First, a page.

SSA Letter Forwarding to Be Discontinued

The Social Security Administration (SSA) announced that it will discontinue its letter-forwarding program, through which it attempts to help third-parties communicate serious financial or familial matters to “missing” individuals, in one month.

On or around May 17, the SSA will stop the forwarding service. Since 1945, the agency has provided the service to the public for both humanitarian and monetary reasons. The humanitarian reason is when the health or welfare of an individual is at risk and the requestor of the forwarding provides the SSA with a compelling reason to show that person would want to be aware of the circumstances. The monetary reason is for situations in which the individual who is being sought is due something of value and is not aware of that fact.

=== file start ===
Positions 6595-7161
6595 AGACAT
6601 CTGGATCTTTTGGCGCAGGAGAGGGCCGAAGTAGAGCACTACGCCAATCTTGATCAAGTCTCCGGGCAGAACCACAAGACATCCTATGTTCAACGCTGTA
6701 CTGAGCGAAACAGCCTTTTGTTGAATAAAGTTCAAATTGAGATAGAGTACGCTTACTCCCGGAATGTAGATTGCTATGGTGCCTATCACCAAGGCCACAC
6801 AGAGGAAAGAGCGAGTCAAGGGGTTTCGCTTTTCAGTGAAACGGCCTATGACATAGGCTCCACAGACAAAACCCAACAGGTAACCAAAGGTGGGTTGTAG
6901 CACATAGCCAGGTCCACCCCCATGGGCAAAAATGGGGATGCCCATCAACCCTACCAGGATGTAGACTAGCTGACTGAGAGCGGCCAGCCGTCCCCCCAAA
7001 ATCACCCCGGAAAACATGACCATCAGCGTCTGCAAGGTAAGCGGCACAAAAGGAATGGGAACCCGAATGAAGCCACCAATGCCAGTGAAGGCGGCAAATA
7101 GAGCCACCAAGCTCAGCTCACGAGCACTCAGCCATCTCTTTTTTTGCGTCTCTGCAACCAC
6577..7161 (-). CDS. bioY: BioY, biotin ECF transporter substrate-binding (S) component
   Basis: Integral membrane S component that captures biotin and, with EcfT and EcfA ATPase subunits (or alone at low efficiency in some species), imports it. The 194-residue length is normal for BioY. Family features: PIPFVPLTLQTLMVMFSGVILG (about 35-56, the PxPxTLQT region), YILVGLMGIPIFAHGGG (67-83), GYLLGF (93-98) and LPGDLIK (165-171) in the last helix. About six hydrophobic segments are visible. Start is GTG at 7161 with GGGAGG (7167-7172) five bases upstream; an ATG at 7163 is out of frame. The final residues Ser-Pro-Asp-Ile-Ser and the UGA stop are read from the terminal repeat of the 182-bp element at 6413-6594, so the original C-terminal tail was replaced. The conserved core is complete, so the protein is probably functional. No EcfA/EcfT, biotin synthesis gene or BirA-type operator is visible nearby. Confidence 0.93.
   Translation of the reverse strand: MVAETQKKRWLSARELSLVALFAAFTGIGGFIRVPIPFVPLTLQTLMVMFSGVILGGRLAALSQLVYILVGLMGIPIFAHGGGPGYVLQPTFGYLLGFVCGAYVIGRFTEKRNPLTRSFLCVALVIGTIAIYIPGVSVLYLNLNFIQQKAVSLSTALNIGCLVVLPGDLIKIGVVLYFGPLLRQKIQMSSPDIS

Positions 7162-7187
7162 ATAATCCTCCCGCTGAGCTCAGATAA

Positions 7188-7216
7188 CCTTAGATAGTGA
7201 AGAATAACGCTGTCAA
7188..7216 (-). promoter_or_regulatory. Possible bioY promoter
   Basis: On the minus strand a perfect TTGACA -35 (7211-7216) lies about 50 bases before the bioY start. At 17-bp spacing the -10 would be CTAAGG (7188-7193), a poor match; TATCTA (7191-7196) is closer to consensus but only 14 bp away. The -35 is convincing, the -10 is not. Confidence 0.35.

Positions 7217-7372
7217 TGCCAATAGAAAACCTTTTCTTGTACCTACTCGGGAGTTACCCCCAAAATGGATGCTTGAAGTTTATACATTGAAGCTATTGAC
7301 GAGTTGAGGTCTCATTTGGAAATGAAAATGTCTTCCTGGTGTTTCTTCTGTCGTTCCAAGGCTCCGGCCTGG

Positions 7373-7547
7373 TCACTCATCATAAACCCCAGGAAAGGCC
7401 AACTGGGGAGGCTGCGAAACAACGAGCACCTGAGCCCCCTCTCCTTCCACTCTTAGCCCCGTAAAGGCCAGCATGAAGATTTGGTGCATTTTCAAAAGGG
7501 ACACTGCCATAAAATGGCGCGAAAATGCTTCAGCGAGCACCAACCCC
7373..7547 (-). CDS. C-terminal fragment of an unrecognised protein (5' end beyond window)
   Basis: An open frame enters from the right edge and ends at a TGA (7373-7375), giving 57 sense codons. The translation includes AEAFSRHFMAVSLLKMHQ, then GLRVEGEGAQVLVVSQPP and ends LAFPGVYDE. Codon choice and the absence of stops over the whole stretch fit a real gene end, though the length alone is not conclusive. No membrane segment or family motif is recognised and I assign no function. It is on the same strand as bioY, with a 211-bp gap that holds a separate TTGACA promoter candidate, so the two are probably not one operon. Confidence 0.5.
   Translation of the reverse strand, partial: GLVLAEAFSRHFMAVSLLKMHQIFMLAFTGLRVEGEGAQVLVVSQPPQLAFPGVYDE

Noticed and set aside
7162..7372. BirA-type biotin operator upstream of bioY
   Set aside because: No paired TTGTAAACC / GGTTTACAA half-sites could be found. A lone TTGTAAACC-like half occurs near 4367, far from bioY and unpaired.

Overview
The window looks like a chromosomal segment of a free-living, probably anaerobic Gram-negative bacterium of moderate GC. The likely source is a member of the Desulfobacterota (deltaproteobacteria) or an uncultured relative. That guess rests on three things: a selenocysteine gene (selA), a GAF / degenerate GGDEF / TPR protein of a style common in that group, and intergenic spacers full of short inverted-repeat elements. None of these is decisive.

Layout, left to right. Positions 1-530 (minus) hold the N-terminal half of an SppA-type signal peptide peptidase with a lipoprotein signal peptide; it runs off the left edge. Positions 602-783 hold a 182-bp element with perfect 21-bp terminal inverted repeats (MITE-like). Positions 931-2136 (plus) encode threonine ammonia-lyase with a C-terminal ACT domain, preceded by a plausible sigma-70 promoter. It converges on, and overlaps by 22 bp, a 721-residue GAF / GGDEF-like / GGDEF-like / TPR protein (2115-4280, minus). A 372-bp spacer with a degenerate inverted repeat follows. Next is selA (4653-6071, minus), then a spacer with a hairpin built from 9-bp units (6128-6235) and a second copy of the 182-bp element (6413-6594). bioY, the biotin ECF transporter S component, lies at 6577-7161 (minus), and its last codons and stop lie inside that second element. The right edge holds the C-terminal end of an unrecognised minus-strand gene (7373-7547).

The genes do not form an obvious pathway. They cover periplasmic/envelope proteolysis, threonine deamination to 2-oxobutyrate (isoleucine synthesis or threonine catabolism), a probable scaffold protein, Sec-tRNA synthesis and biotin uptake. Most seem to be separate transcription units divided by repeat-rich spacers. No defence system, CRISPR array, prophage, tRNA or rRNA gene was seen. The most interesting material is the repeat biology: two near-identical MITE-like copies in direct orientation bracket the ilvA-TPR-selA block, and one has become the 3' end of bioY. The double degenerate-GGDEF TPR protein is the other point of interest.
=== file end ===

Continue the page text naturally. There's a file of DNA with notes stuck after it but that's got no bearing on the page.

The SSA states that since the Internet now offers numerous locator solutions through free social media websites and for-pay locator service providers, the public can now reliably locate people without the agency’s forwarding service. Because of this fact, and as a cost-saving measure, the SSA has decided to discontinue the letter-forwarding service.

The Internal Revenue Service discontinued its own letter-forwarding service in August 2012 for similar reasons (see “IRS Stops Forwarding Letters for Missing Participants”).

More information about the program, and its discontinuation, can be accessed by contacting Esset Tate at the Office of Public Service and Operations Support, Social Security Administration, 6401 Security Boulevard, Baltimore, Maryland 21235-6401, or by calling 410-966-8502.

The announcement from the SSA can be downloaded here.